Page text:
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Leukemia - Acute


B cell acute lymphoblastic leukemia (ALL) / lymphoblastic lymphoma (LBL)

Reviewer: Daniela Mihova, M.D. (see Reviewers page)
Revised: 20 March 2013, last major update September 2012
Copyright: (c) 2001-2013, PathologyOutlines.com, Inc.


● Current 2008 WHO classification: B lymphoblastic leukemia / lymphoma, NOS or B lymphoblastic leukemia / lymphoma with recurrent genetic abnormalities
● See also lymphomas: B cell chapter
● Also called B cell acute lymphoblastic leukemia / lymphoblastic lymphoma, pre B ALL / LBL
● Usually children
● B acute lymphoblastic leukemia presents with pancytopenia due to extensive marrow involvement, stormy onset of symptoms, bone pain due to marrow expansion, hepatosplenomegaly due to neoplastic infiltration, CNS symptoms due to meningeal spread and testicular involvement
● B acute lymphoblastic lymphoma often presents with cutaneous nodules, bone or nodal involvement, < 25% lymphoblasts in bone marrow and peripheral blood; aleukemic cases are usually asymptomatic
● Depending on specific leukemia, arises in either hematopoietic stem cell or B-cell progenitor
● Tumors are derived from pre-germinal center naive B cells with unmutated VH region genes
● Have multiple immunophenotyping aberrancies relative to normal B cell precursors (hematogones); at relapse, 73% show loss of 1+ aberrance and 60% show new aberrancies (Am J Clin Pathol 2007;127:39)

Prognostic features

● Favorable prognosis: age 1-10 years, female, white; preB phenotype, hyperdiploidy>50, t(12,21), WBC count at presentation <50x108/L, non-traumatic tap with no blasts in CNS, rapid response to chemotherapy < 5% blasts on morphology on day 15, remission status after induction <5% blasts on morphology and <0.01% blast on flow or PCR, CD10+
● Intermediate prognosis: hyperdiploidy 47-50, diploid, 6q- and rearrangements of 8q24
● Unfavorable prognosis: under age 1 (usually have 11q23 translocations) or over age 10; t(9;22) (but not if age 59+ years, Am J Clin Pathol 2002;117:716); male, > 50x108/L WBC at presentation, hypodiploidy, near tetraploidy, 17p- and MLL rearrangements t(v;11q23); CD10-; non-traumatic tap with > 5% blasts or traumatic tap (7%); also increased microvessel staining using CD105 in children (Leuk Res 2007;31:1741), MDR1 expression in children (Oncol Rep 2004;12:1201) and adults (Blood 2002;100:974), 25%+ blasts on morphology on day 15, remission status after induction ≥ 5% blasts on morphology and ≥ 0.1% blasts on flow or PCR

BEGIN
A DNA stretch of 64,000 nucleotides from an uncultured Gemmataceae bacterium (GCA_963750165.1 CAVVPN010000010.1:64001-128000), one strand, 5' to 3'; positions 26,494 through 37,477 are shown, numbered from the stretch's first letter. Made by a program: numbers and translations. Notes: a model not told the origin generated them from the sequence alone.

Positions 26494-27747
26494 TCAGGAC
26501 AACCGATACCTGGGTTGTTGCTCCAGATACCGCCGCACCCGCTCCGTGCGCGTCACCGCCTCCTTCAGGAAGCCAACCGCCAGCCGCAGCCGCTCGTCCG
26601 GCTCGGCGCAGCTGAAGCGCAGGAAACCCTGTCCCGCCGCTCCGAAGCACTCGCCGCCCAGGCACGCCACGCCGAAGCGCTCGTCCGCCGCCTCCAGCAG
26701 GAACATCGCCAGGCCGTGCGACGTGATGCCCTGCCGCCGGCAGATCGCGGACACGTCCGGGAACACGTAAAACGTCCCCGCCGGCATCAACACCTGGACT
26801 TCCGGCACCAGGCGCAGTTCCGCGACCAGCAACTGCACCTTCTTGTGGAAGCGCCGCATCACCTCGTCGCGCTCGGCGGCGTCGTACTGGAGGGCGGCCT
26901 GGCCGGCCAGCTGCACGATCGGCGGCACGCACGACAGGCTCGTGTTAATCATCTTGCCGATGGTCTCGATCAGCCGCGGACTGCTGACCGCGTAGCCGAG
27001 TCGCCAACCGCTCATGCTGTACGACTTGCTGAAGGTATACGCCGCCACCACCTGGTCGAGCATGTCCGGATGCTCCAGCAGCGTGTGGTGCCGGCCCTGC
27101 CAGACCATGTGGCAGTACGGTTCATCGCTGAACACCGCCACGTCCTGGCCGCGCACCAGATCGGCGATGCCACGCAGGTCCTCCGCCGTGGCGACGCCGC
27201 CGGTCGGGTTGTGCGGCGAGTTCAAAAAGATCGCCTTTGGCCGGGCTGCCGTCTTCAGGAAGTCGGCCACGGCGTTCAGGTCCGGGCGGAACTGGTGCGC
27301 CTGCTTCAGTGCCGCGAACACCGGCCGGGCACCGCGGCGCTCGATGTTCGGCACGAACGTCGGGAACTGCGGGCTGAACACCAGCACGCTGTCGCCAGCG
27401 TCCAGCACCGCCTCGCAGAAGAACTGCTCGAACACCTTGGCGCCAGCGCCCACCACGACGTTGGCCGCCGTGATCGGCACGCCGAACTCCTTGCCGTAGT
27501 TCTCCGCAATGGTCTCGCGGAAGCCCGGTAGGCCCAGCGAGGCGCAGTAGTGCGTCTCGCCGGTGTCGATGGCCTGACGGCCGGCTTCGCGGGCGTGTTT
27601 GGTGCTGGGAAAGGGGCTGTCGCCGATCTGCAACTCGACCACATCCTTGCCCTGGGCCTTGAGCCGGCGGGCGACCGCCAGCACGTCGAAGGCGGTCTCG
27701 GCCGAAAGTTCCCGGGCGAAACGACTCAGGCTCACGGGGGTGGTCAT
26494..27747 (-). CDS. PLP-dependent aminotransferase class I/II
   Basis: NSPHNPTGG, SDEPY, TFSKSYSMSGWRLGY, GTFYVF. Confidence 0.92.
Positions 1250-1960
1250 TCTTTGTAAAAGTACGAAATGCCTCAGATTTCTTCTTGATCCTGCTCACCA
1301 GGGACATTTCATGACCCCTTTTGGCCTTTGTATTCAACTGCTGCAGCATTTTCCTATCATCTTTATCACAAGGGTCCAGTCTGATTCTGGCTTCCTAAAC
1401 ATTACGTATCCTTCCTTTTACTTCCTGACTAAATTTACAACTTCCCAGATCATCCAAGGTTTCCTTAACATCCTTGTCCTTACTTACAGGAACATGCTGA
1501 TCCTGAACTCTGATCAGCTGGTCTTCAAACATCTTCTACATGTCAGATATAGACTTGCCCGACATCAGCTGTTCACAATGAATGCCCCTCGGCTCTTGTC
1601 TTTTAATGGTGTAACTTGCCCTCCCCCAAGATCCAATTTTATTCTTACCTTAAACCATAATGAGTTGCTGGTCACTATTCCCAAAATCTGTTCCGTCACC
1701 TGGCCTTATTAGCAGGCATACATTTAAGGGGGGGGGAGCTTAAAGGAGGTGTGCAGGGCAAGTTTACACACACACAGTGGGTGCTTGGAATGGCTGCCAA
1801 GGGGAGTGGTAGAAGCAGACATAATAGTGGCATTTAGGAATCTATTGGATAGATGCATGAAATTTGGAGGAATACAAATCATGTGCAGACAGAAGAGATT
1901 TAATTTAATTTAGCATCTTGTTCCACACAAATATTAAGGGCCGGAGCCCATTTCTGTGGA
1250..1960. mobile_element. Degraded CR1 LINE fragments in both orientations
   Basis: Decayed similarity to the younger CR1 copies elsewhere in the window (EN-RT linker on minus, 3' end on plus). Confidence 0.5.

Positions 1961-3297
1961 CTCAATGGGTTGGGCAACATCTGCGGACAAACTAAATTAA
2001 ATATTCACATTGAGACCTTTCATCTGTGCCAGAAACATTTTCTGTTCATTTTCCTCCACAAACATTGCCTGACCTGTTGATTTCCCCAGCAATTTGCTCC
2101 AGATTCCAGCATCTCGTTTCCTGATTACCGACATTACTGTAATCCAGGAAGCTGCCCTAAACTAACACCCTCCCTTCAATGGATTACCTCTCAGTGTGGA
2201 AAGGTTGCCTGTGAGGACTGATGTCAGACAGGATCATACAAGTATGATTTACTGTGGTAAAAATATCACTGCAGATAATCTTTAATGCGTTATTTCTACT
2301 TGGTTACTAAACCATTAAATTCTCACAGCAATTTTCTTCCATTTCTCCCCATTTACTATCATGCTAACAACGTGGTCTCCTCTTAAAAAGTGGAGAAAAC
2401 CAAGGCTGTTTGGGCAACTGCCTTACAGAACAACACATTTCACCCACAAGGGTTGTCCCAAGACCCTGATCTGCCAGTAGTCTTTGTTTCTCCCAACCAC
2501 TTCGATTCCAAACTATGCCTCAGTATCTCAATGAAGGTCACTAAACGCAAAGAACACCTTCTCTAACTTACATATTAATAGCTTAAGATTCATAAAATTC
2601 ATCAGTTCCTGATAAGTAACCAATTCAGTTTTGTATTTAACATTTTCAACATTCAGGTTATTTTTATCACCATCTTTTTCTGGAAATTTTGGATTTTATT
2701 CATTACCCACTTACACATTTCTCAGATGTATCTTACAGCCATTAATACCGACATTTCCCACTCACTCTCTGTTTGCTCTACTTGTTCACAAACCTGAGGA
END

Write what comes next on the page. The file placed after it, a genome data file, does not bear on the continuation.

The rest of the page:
Case reports

● 12 month old girl and 13 month old boy with mature phenotype but no translocations (Arch Pathol Lab Med 2003;127:1340)
● 56 year old man with ALL arising from follicular lymphoma (Arch Pathol Lab Med 2002;126:997)
● 76 year old man with basal cell carcinoma (Diagn Pathol 2007;2:32)
● With hemophagocytic lymphohistiocytosis (Pediatr Blood Cancer 2008;50:381)


● Chemotherapy cures more children than adults; adolescents benefit from intensive regimens (Hematology Am Soc Hematol Educ Program 2005:123)

Micro description

Bone marrow smears: small to intermediate blast-like cells with scant, variably basophilic cytoplasm, round / oval or convoluted nuclei, fine chromatin and indistinct nucleoli; frequent mitotic figures; may have “starry sky” appearance similar to Burkitt lymphoma; may have large lymphoblasts with 1-4 prominent nucleoli resembling myeloblasts; usually no sclerosis
Bone marrow biopsy: usually markedly hypercellular with reduction of trilinear maturation; cells have minimal cytoplasm, medium sized nuclei that are often convoluted, moderately dense chromatin and indistinct nucleoli, brisk mitotic activity
Other tissues: may have “starry sky” appearance similar to Burkitt lymphoma; collagen dissection, periadipocyte growth pattern and single cell linear filing

Micro images

Peripheral blood:
Blasts with scant cytoplasm  Blasts have L1 morphology,  L1 type has smaller blasts with minimal cytoplasm,
but prominent nucleoli       but mature phenotype      coarse chromatin, some cleaved nuclei or irregular
                              contours and no distinct nucleoli

Lymphoblastic lymphoma:
TdT negative cases     Figure a: H&E; b: CD179b; c/d: CD179a
              (FF is frozen tissue, PF is paraffin fixed)

Lymphoblastic lymphoma with basal cell carcinoma:
                       TdT+          CD79a+        CD34+

Kidney involvement

19 year old man with hypertension and renal insufficiency

Positive stains

● TdT (negative in 3%, Am J Clin Pathol 2004;121:810), CD19, CD22, CD79a, PAX5
● CD34 (75%), usually cytoplasmic (not surface) immunoglobulin, but rarely surface immunoglobulin (Am J Clin Pathol 2004;121:512)
● Also CD9, CD24, CD38, CD45 and HLA-DR; variable CD10 and CD20 (Blood 2006;108:3302)
● Myeloid antigens CD13 or CD33 in 27% (Exp Mol Pathol 2007;83:471), particularly pediatric cases with Philadelphia chromosome or 11q23 rearrangements (Am J Clin Pathol 1999;111:467)

Negative stains

● Surface IgM, CD15, CD30

Flow cytometry images

Patient with relapse of precursor B-ALL illustrating multiple antigenic aberrancies

Molecular description

● Usually chromosomal abnormalities

Differential diagnosis

Based on morphology:
AML - prominent nucleoli, delicate chromatin and fine azurophilic cytoplasmic granules
Blastic variant of mantle cell lymphoma
Burkitt lymphoma
Ewing sarcoma: negative for CD79a, CD43, TdT and immunoglobulin or T cell receptor rearrangement, vimentin++
Granulocytic sarcoma
Hodgkin lymphoma

End of Leukemia - Acute > PreB ALL > B cell acute lymphoblastic leukemia (ALL) / lymphoblastic lymphoma (LBL)

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